Highlights

  • China: renowned health activist dead
  • Exposed AIDS epidemic in China
  • Spent her last years in U.S

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Doctor and self-exiled activist Gao Yaojie who exposed the AIDS epidemic in rural China dies at 95

A roving gynecologist who used to spend days on the road treating patients in remote villages, Gao met her first HIV patient in 1996 — a woman who had been infected from a transfusion during an operation

Doctor and self-exiled activist Gao Yaojie who exposed the AIDS epidemic in rural China dies at 95

Renowned Chinese doctor and activist Gao Yaojie who exposed the AIDS virus epidemic in rural China in the 1990s died Sunday at the age of 95 at her home in the United States.

Gao's outspokenness about the virus outbreak — which some gauged to have infected tens of thousands — embarrassed the Chinese government and drove her to live in self-exile for over a decade in Manhattan, New York.

Lin Shiyu, a woman close to Gao and who compiled an oral history of her, confirmed to The Associated Press in an email Monday that Gao's “guardian,” Columbia University Professor Andrew J. Nathan, contacted her to let her know of the physician’s death. Nathan did not immediately respond to emailed questions by the AP.

Gao became China’s most well-known AIDS activist after speaking out against blood-selling schemes that infected thousands with HIV, mainly in her home province of Henan in central China. Her contributions were ultimately acknowledged to a certain extent by the Chinese government, which was forced to grapple with the AIDS crisis well into the 2000s.

Gao’s work received recognition from international organizations and officials. She moved to the U.S. in 2009, where she began holding talks and writing books about her experiences.

She told the Associated Press in a previous interview that she withstood government pressure and persisted in her work because “everyone has the responsibility to help their own people. As a doctor, that’s my job. So it’s worth it.”

She said she expected Chinese officials to “face the reality and deal with the real issues — not cover it up.”

A roving gynecologist who used to spend days on the road treating patients in remote villages, Gao met her first HIV patient in 1996 — a woman who had been infected from a transfusion during an operation. Local blood bank operators would often use dirty needles, and after extracting valuable plasma from farmers, would pool the leftover blood for future transfusions — a disastrous method almost guaranteed to spread viruses such as HIV.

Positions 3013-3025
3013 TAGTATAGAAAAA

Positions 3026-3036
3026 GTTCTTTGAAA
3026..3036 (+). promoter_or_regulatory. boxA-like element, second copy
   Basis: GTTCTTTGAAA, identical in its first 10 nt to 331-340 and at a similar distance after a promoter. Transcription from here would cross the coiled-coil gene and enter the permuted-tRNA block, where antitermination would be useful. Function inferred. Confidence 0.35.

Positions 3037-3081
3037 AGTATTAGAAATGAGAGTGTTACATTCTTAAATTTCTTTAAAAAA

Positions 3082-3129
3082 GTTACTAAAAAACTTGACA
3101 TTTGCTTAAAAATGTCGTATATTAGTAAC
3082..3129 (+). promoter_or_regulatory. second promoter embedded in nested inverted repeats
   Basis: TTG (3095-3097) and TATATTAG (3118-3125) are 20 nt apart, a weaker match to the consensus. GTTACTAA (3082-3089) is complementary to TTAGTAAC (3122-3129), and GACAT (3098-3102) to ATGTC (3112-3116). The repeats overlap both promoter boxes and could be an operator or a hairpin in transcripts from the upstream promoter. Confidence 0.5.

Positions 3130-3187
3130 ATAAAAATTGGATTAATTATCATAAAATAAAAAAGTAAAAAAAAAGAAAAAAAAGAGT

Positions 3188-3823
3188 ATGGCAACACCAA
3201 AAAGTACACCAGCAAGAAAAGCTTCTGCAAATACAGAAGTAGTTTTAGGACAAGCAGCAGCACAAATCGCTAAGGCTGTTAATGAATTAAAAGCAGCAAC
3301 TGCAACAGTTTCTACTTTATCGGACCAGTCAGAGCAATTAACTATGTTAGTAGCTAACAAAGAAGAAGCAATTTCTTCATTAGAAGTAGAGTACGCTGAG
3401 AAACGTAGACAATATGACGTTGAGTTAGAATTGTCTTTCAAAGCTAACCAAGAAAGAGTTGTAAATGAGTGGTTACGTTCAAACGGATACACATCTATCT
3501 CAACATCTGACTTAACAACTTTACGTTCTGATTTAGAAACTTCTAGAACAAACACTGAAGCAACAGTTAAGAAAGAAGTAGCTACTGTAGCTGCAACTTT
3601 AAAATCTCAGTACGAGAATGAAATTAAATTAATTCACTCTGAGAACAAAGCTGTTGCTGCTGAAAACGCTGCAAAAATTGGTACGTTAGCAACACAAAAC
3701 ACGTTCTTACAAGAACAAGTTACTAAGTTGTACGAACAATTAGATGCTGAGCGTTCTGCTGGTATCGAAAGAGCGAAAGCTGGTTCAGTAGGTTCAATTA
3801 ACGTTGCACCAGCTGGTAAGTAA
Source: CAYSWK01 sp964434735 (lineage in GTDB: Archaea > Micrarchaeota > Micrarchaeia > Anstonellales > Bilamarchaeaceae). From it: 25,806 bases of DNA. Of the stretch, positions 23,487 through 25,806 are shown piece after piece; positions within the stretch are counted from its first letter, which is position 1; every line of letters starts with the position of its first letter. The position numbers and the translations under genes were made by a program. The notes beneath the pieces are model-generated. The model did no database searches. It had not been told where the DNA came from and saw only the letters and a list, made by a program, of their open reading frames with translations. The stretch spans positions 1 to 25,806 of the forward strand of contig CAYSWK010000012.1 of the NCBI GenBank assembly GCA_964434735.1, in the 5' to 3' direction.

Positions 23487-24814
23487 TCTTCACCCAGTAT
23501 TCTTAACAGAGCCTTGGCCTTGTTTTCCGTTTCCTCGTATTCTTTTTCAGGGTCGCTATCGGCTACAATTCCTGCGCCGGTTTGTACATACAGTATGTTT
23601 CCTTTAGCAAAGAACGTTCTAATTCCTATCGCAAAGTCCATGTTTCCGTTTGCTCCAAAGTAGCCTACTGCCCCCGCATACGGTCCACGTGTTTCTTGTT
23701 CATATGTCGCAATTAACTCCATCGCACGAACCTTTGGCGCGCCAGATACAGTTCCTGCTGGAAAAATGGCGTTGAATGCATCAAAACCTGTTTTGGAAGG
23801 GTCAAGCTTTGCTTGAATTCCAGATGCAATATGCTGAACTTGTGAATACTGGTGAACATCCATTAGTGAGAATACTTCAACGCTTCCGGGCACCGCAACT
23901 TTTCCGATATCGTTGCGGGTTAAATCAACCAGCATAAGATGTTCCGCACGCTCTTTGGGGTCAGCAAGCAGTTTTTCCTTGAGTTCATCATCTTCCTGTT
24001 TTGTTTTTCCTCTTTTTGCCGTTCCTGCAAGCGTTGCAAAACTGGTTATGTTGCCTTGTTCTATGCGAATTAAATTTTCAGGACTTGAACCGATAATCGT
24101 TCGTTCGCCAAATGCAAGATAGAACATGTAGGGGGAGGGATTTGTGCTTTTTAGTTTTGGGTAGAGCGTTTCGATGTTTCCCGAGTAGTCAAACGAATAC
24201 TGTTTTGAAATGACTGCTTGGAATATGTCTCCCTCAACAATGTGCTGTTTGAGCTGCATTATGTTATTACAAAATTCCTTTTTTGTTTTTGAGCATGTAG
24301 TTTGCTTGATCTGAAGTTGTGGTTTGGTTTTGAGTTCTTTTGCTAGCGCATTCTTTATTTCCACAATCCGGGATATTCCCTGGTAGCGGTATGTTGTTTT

At the time, Gao investigated the crisis by traveling to people’s homes. She would sometimes encounter devastating situations where parents were dying from AIDS and children were being left behind. Some estimates put the number of HIV infections from that period at tens of thousands, though no national survey was undertaken as the government was trying to conceal the crisis.

Gao delivered food, clothes and medicine to ailing villagers. She spoke out about the AIDS epidemic, capturing the attention of local media and angering local governments, which often backed the reckless blood banks. Officials repeatedly tried to prevent her from traveling abroad, where she was being celebrated for her work.

In 2001, the government refused to issue her a passport to go to the U.S. to accept an award from a United Nations group. In 2007, Henan officials kept her under house arrest for about 20 days to prevent her from traveling to Beijing to get a U.S. visa to receive another award. They were eventually overruled by the central government, which allowed her to leave China. Once in Washington, D.C., Gao thanked then-President Hu Jintao for allowing her to travel.

Gao was born on Dec. 19, 1927, in the eastern Shandong province. She grew up during a tumultuous time in China’s history, which included a Japanese invasion and a civil war that brought the Communist Party to power under Mao Zedong.

Her family moved to Henan, where she studied medicine at a local university. During the Cultural Revolution, a turbulent decade beginning in 1966, she endured beatings from Maoist “red guards” due to her family’s previous “landlord” status. She remained critical of Mao into her later years.

After news of her death circulated on Monday, Chinese social media was flooded with messages of condolences, while some criticized her move to the U.S. and her stance against the Chinese government.

“We can say Dr Gao Yaojie has dedicated everything to AIDS patients,” wrote a commenter on the social media platform Weibo, “and people with a conscience will always remember her.”


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